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  • The Playlist
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    'Harry Potter' Producer David Heyman Eyes ‘The Night Circus’; Boards the Gravy Train

    Producer David Heyman is fond of telling the story of how in the late '90s he spearheaded the production of a small children’s title from a relatively inexperienced publisher and a completely unknown author, and it ended up becoming the megaton juggernaut film franchise we all know and love today as “Harry Potter”. Though his production company, Heyday Films, presumably had more than a little help at the time from Warner Bros., a decade and kajillion dollars later, it’s a gambit that’s not so much paid off as exploded through the stratosphere into blanket cultural ubiquity. With the franchise bowing out in spectacular fashion this weekend – and typically looking to do stellar box-office – Heyman’s stock has never been higher and, as such, Variety is reporting that the producer is in negotiations to snaffle a producing role on an adaptation of Erin Morgenstern’s debut novel “The Night Circus,” a project set up by Summit Entertainment back in January after the book was the toast of the Frankfurt Book Fair.

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  • The Playlist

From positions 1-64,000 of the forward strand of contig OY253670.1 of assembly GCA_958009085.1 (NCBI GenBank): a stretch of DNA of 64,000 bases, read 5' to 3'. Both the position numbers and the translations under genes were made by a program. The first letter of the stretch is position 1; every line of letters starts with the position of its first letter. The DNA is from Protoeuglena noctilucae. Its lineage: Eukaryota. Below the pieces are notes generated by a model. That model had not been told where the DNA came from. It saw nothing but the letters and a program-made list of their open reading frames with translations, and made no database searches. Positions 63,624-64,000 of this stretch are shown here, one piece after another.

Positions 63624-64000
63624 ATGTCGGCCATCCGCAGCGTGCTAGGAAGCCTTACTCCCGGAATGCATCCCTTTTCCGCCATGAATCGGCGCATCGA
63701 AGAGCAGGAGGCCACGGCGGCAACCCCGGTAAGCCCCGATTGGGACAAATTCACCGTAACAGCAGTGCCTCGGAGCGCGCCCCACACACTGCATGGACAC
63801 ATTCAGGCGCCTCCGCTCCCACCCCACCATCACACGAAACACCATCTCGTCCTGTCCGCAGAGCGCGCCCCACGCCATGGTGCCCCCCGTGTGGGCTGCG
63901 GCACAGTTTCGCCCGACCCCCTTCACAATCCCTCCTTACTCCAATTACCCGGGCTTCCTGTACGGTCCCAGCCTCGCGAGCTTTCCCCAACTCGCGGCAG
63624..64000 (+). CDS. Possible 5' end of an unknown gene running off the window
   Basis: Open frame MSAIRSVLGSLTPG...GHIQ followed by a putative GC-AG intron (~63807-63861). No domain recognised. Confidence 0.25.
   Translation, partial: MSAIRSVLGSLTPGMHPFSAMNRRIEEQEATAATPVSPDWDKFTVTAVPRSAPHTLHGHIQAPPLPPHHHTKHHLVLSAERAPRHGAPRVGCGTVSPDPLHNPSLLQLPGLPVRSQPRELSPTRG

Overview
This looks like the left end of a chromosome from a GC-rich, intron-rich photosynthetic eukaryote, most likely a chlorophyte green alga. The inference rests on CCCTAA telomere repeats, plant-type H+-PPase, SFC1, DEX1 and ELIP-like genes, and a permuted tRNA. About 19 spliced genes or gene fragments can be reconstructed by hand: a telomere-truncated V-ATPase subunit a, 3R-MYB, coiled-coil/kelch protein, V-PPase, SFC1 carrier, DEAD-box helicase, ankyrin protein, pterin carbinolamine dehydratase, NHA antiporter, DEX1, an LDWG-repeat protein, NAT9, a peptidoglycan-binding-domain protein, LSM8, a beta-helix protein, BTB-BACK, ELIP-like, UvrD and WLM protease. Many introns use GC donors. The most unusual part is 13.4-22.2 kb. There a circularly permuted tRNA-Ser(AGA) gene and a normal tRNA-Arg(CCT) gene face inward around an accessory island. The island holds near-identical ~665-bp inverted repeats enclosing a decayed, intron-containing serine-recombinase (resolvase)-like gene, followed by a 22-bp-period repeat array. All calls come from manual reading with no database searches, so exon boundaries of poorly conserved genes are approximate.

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    Watch: Aardman's 'The Pirates! Band Of Misfits' Gets Two Surprisingly Charming Trailers

    You would think by now that audiences were waterlogged by all the swashbuckling at their local mulitplex but with "Pirates Of The Caribbean: On Stranger Tides" a billion dollar earner -- and the only pirate movie game in town -- it's a little surprising that no one else has tried to get a piece of the action. Until now.

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  • The Playlist
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    The Polish Brothers Turned Down The Opportunity To Direct 'Akira'

    One of the most interesting things about Warner Bros.' gestating "Akira" is that ever since director Albert Hughes bailed on the film at the end of May, there hasn't been a word about it. No shortlist of directors, no new names being tossed around for the lead. Nothing. Which is what makes this next morsel of info somewhat compelling.

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  • Women and Hollywood
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    Locarno Film Festival: The Women

    The 64th edition will take place August 3-13 in Locarno Switzerland.

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  • Caryn James
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    Jerry Seinfeld Slaps Some Sense Into Jon Stewart (Video)

    Jerrry Seinfeld is one of the least political comedians around, but last night he joined Jon Sewart in a giant goof of the news about Michele Bachmann's husband and the clinic he owns that tries to straighten out gay people. The premise is that Stewart is naturally tempted to be a comedian, to joke that Marcus Bachmann himself seems a little bit gay, so he calls in a "comedy repression therapist" to help him.

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  • The Playlist
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    'True Blood' Alexander Skarsgård To Produce & Star In Epic Viking Pic 'The Vanguard'